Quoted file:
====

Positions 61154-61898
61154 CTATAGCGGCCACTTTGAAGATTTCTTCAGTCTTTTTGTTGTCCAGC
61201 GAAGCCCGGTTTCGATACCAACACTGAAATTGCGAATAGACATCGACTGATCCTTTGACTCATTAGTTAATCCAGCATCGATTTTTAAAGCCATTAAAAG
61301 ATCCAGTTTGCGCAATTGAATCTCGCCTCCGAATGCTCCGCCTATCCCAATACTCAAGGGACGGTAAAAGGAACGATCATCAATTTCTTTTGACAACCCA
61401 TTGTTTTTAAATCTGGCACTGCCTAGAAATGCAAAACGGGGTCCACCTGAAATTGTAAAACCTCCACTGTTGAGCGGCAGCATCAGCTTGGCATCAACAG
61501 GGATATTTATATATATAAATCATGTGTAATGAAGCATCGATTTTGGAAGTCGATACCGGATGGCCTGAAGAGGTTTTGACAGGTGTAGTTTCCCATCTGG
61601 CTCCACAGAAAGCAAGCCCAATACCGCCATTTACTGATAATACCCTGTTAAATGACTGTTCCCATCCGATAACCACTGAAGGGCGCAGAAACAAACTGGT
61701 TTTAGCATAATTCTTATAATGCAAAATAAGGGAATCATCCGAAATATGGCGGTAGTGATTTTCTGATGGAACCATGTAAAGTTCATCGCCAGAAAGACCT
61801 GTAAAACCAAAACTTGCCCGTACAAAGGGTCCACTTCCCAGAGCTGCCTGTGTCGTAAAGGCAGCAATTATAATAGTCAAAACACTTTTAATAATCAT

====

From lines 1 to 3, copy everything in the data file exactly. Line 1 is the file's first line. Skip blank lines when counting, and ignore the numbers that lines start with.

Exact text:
Positions 61154-61898
61154 CTATAGCGGCCACTTTGAAGATTTCTTCAGTCTTTTTGTTGTCCAGC
61201 GAAGCCCGGTTTCGATACCAACACTGAAATTGCGAATAGACATCGACTGATCCTTTGACTCATTAGTTAATCCAGCATCGATTTTTAAAGCCATTAAAAG